29. ^ Murray, John (April 20, 2018). "APTN Investigates: Cowboys and Pretendians". Aboriginal Peoples Television Network. Archived from the original on October 7, 2021. Retrieved July 8, 2021. Actors who do this are sometimes called "pretendians" but that term is also used for people who play at being Indigenous in their real life.
  30. ^ Nagle, Rebecca (April 2, 2019). "How 'pretendians' undermine the rights of Indigenous people - We must guard against harmful public discourse about Native identity as much as we guard against harmful policy". High Country News. Archived from the original on June 19, 2019. Retrieved December 26, 2021.
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  32. ^ Cyca, Michelle (September 16, 2022). "The Curious Case of Gina Adams: A "Pretendian" investigation - She was hired by Emily Carr University in an effort to recruit Indigenous faculty. Then questions arose about her identity". Maclean's. Retrieved October 23, 2022.
  33. ^ a b Keeler, Jacqueline (May 5, 2020). "The Alleged Pretendians List". Pollen Nation Magazine. Archived from the original on June 8, 2021.
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  35. ^ a b TallBear, Kim (May 10, 2021). "Playing Indian Constitutes a Structural Form of Colonial Theft, and It Must be Tackled". Unsettle. Retrieved May 30, 2021.
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  37. ^ a b c Leo, Geoff (October 27, 2021). "Indigenous or pretender?". CBC News. Archived from the original on October 28, 2021. Retrieved October 28, 2021.
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  40. ^ a b Hoffman, Jordan (October 22, 2022). "Sacheen Littlefeather's Sisters Say Claim of American Indian Heritage Was A Fraud". Vanity Fair.
  41. ^ Lewis, Helen (March 16, 2021). "The Identity Hoaxers". The Atlantic. Retrieved July 21, 2023. The need to be associated with the victims rather than the perpetrators in such a context was, he said, often linked to another trauma in a person's life. [....] Perhaps the subconscious reasoning runs like this: White people are oppressors, but I'm a good person, not an oppressor, so I can't be white.
  42. ^ Wolfe, Patrick (2006) Settler colonialism and the elimination of the native, Journal of Genocide Research, 8:4, 387-409, DOI: 10.1080/14623520601056240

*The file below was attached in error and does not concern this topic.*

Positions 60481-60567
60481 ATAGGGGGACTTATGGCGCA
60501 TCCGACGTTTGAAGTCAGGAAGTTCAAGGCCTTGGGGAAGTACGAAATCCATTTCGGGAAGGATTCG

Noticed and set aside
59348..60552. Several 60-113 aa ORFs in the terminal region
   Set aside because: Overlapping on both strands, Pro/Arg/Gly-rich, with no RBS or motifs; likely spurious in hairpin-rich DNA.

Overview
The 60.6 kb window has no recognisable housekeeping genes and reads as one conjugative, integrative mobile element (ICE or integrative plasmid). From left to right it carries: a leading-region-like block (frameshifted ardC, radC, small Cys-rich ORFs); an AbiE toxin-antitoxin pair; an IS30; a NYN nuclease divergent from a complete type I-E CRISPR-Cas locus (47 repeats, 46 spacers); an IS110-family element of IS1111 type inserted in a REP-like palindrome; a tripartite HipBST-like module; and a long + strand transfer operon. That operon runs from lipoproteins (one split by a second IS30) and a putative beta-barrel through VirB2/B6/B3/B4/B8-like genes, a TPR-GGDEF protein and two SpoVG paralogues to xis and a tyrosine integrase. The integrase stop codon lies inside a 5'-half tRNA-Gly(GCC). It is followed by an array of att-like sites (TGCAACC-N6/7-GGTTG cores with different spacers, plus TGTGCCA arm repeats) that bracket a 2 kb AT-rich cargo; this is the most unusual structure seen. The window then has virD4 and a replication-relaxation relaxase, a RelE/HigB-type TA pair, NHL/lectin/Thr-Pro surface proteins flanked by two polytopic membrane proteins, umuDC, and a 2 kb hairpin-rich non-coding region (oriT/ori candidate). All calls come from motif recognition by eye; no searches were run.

43. ^ Deloria, Philip J. (1999). Playing Indian. New Haven: Yale University Press. pp. 64–5, 91, 101, et al. ISBN 9780300080674. Archived from the original on June 8, 2021. Retrieved February 28, 2019.
  44. ^ a b c Jago, Robert (February 1, 2021). "Criminalizing 'Pretendians' is not the answer; we need to give First Nations control over grants". National Post. Archived from the original on July 17, 2021. Retrieved July 17, 2021.
  45. ^ a b Robinson, Rowland (2020). "4. Interlude: Community, Pretendians, & Heartbreak". Settler Colonialism + Native Ghosts: An Autoethnographic Account of the Imaginarium of Late Capitalist/Colonialist Storytelling (Phd.). [Waterloo, Ontario]: University of Waterloo. p. 236. OCLC 1263615440. Retrieved December 28, 2021.
  46. ^ Jacqueline Keeler (January 28, 2021). Pretendians and what to do with people who falsely say they're Indigenous (Television broadcast). Interviewed by Ridgen, Melissa. Winnipeg: APTN News. Event occurs at 13:47. Archived from the original on July 13, 2021. Retrieved November 18, 2022. White people are so accustomed, they are centered by white supremacy to such an extent they feel no compunction about doing this ... maybe even they covet what we have and they feel we don't deserve it. And so they decide they can perform the identity better than we can. And they can - for a white audience. ... White people like to see other white people in redface.
  47. ^ a b c Teillet, Jean (November 11, 2022). "There is nothing innocent about the false presumption of Indigenous identity". The Globe and Mail. Retrieved November 17, 2022.
  48. ^ Teillet, Jean (October 17, 2022). Teillet Report on Indigenous Identity Fraud (PDF) (Report). University of Saskatchewan. Retrieved November 17, 2022.
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  50. ^ Brown, Thomas. "Is Ward Churchill the New Michael Bellesiles?" Archived July 26, 2010, at the Wayback Machine George Mason University's History News Network. 14 March 2005. Retrieved 26 July 2009.
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Further reading